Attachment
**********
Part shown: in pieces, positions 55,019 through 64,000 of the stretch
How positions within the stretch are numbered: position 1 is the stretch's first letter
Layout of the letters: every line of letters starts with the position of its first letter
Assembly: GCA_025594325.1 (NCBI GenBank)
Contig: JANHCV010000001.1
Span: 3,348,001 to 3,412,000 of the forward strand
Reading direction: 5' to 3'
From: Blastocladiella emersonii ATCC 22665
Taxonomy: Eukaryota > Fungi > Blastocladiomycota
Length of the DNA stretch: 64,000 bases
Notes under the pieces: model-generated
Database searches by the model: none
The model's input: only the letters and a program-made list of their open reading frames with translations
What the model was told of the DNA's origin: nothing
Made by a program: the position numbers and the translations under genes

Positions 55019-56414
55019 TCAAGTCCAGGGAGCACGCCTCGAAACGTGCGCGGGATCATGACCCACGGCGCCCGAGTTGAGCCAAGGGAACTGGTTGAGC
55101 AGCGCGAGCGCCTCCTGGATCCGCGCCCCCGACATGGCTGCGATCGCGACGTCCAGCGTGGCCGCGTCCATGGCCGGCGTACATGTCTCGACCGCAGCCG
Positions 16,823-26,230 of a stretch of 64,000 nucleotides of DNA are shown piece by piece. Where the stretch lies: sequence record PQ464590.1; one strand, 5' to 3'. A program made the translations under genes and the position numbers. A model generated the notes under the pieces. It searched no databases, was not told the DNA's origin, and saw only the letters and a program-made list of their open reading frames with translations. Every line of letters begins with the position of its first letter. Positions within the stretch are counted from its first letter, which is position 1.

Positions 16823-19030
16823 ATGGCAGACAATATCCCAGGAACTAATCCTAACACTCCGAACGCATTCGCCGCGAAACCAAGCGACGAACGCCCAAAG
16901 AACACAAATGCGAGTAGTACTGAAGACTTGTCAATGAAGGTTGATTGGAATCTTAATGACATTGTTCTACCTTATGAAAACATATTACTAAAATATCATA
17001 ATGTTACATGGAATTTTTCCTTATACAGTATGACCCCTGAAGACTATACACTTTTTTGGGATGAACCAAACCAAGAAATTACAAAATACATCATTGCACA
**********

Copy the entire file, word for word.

Part shown: in pieces, positions 55,019 through 64,000 of the stretch
How positions within the stretch are numbered: position 1 is the stretch's first letter
Layout of the letters: every line of letters starts with the position of its first letter
Assembly: GCA_025594325.1 (NCBI GenBank)
Contig: JANHCV010000001.1
Span: 3,348,001 to 3,412,000 of the forward strand
Reading direction: 5' to 3'
From: Blastocladiella emersonii ATCC 22665
Taxonomy: Eukaryota > Fungi > Blastocladiomycota
Length of the DNA stretch: 64,000 bases
Notes under the pieces: model-generated
Database searches by the model: none
The model's input: only the letters and a program-made list of their open reading frames with translations
What the model was told of the DNA's origin: nothing
Made by a program: the position numbers and the translations under genes

Positions 55019-56414
55019 TCAAGTCCAGGGAGCACGCCTCGAAACGTGCGCGGGATCATGACCCACGGCGCCCGAGTTGAGCCAAGGGAACTGGTTGAGC
55101 AGCGCGAGCGCCTCCTGGATCCGCGCCCCCGACATGGCTGCGATCGCGACGTCCAGCGTGGCCGCGTCCATGGCCGGCGTACATGTCTCGACCGCAGCCG
Positions 16,823-26,230 of a stretch of 64,000 nucleotides of DNA are shown piece by piece. Where the stretch lies: sequence record PQ464590.1; one strand, 5' to 3'. A program made the translations under genes and the position numbers. A model generated the notes under the pieces. It searched no databases, was not told the DNA's origin, and saw only the letters and a program-made list of their open reading frames with translations. Every line of letters begins with the position of its first letter. Positions within the stretch are counted from its first letter, which is position 1.

Positions 16823-19030
16823 ATGGCAGACAATATCCCAGGAACTAATCCTAACACTCCGAACGCATTCGCCGCGAAACCAAGCGACGAACGCCCAAAG
16901 AACACAAATGCGAGTAGTACTGAAGACTTGTCAATGAAGGTTGATTGGAATCTTAATGACATTGTTCTACCTTATGAAAACATATTACTAAAATATCATA
17001 ATGTTACATGGAATTTTTCCTTATACAGTATGACCCCTGAAGACTATACACTTTTTTGGGATGAACCAAACCAAGAAATTACAAAATACATCATTGCACA